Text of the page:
ECA Report on Results of EU Spending Programmes
18 January 2022
Pingen Kopie Dr. Anna Pingen

On 15 October 2021, the European Court of Auditors (ECA) published its Report on the performance of the EU budget – Status at the end of 2020. In the report, the ECA examined the results achieved by EU spending programmes financed by the EU budget, based on performance information from the Commission and other sources, including its own recent audit and review work.

The report noted that, while some of the spending programmes were affected by the COVID-19 pandemic in 2020 (such as Erasmus+ activities, progress has been made – as indicated by the available information. The ECA stressed that the Commission had generally taken into account the lessons learned from the relevant evaluations and audits.

In the area of “Competitiveness for growth and jobs” the principal programmes are Horizon 2020 (H2020) for research and innovation and Erasmus+ for education, training, youth, and sport. The ECA remarked that Erasmus+ is valued by stakeholders and the public as a useful programme that achieves its objectives. Overall, the auditors noted the positive added value of the programme. Individuals participating in it report positive effects on their professional skills. Although the programme had a concrete effect on organisations, as it allows them to strengthen and broaden international networks, there is less evidence of fundamental changes to institutional or pedagogical practices. The COVID-19 pandemic had major disruptive effects in Europe and negatively impacted many Erasmus+ activities, especially individual activities requiring mobility.

In the area of “Economic, social and territorial cohesion” the auditors selected the European Social Fund (ESF) – which promotes employment and social inclusion, integrating disadvantaged people into society, and ensuring fairer life opportunities – for the performance analysis. The ECA found that the performance framework increased the availability of such information; however, the focus was on financial input and output rather than on results. The auditors noted that progress towards the Europe 2020 target on employment was positive but that, results were lacking, mainly due to the pandemic.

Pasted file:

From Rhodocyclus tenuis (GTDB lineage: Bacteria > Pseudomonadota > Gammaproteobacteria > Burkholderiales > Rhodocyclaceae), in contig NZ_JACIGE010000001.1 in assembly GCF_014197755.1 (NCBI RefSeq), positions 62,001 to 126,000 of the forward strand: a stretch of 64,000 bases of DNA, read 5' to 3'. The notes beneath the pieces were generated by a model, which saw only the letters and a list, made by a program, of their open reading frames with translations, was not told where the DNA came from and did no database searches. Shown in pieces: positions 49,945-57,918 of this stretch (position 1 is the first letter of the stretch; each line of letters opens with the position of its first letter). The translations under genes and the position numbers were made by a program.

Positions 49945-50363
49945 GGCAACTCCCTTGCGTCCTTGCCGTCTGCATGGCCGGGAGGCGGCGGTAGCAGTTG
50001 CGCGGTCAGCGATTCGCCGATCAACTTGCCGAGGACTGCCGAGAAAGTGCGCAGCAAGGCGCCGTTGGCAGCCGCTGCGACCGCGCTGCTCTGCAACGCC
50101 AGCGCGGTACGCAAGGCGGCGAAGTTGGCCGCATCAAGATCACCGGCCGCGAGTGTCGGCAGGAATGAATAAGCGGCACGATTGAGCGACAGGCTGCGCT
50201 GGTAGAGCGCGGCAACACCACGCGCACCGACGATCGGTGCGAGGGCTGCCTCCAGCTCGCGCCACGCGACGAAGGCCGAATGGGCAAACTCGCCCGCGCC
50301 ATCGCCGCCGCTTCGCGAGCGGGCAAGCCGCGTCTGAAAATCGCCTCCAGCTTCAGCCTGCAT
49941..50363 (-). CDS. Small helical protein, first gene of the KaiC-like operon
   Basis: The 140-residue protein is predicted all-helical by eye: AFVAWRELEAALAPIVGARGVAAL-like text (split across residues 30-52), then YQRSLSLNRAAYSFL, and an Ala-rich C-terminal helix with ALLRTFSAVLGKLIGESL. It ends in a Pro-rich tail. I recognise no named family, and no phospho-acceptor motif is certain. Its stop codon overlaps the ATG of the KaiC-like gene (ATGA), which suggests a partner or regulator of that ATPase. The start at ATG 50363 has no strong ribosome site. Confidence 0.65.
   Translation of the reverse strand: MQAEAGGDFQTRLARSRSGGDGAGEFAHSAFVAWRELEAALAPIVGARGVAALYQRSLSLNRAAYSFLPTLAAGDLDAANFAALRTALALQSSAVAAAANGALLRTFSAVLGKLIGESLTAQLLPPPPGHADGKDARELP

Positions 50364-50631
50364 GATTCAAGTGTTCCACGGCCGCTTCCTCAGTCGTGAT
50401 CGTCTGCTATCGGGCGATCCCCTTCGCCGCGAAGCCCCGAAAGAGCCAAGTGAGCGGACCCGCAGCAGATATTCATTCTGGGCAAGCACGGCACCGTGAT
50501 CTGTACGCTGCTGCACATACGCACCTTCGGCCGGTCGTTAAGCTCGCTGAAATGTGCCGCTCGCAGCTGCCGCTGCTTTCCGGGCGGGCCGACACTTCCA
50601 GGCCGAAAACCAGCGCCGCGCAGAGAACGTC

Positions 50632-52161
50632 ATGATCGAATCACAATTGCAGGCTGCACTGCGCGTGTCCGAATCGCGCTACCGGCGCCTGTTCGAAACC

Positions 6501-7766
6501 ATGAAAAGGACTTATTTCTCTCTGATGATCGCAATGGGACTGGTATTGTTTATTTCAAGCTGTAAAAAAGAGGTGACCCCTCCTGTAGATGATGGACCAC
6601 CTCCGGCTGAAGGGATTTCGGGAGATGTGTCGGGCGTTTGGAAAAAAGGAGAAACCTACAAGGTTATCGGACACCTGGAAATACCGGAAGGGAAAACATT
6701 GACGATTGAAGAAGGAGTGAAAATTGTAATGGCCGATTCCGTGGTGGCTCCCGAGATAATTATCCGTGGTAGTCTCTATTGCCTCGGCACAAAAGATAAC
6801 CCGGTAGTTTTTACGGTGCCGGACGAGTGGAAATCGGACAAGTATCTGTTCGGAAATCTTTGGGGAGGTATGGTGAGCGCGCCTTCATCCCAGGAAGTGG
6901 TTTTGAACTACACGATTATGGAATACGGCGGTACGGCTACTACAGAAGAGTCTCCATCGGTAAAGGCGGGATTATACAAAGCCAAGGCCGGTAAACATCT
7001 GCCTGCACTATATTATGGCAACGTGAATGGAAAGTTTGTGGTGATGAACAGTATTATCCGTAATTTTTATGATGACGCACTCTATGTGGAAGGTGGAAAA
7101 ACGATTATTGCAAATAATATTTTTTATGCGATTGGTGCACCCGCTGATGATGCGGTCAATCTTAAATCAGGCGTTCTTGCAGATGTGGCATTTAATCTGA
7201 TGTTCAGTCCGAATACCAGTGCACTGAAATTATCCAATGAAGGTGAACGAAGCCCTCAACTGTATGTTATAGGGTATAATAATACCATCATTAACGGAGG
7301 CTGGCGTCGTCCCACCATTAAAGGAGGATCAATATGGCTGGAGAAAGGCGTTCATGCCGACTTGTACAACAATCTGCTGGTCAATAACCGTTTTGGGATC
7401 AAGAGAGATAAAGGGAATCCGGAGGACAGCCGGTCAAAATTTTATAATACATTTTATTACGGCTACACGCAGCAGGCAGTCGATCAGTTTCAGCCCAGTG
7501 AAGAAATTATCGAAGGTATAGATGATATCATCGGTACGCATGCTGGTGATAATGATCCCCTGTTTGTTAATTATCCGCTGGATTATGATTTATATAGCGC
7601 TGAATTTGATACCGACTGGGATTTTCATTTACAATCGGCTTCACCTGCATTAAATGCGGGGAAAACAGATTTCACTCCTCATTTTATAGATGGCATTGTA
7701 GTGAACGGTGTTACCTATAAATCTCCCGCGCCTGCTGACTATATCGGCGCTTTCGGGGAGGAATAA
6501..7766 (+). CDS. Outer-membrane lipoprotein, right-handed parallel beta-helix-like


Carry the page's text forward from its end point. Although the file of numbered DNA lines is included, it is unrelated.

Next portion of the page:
In the area of “Natural resources” – covering expenditure linked to policies on the sustainable use of natural resources and financing the Common Agricultural Policy, the Common Fisheries Policy (CFP), and environmental and climate action – the ECA selected the European Maritime and Fisheries Fund (EMFF) for its analysis. The EMFF supports the objectives of the Common Fisheries Policy (CFP) – objectives such as addressing unsustainable fishing and preventing the degradation of the marine environment. The auditors commented that performance information produced or obtained by the Commission should reflect the results achieved through the EMFF intervention, highlight any unsatisfactory progress, and trigger corrective action. The ECA stressed that the CFP target of reaching the desired conservation status for all fish stocks by 2020 is unlikely to have been met and criticises the key indicator used to monitor progress in this area (fishing at maximum sustainable yield levels), as it does not contain sufficient information indicating the level of progress made. The auditors pointed out that problems persist in regard to the fisheries control system, which is a crucial factor in implementing the objectives of the CFP.

In the area of “Security and Citizenship” the ECA decided to analyse the Internal Security Fund Borders and Visa (ISF-BV), an instrument that provides support for border measures. The auditors noted that the ISF-BV has provided substantial support to help Member States handle the costs and challenges that emerged during the migration crisis and which have put enormous pressure on the EU’s external borders. They concluded that the indicator measuring progress in accomplishing the instrument’s overarching objective had been too broadly defined, undermining conclusions on the fund’s overall performance. Regarding the specific objective of support for a common visa policy, the report pointed out that the ISF-BV has helped upgrade more than 2 620 consulates, thereby creating more secure and efficient visa processing centres.

Regarding the area of “Global Europe” the ECA analysed the performance of the Instrument for Pre-accession Assistance II (IPA II), which provides pre-accession assistance to candidate countries and potential candidates. The auditors observed that the indicators reported by the Commission in the programme statement show a modest performance for IPA II. While IPA II contributed to modernisation in the agri-food and rural development sectors, the auditors concluded that the overall progress of IPA II beneficiaries’ economic, social, and territorial development is slower than expected.

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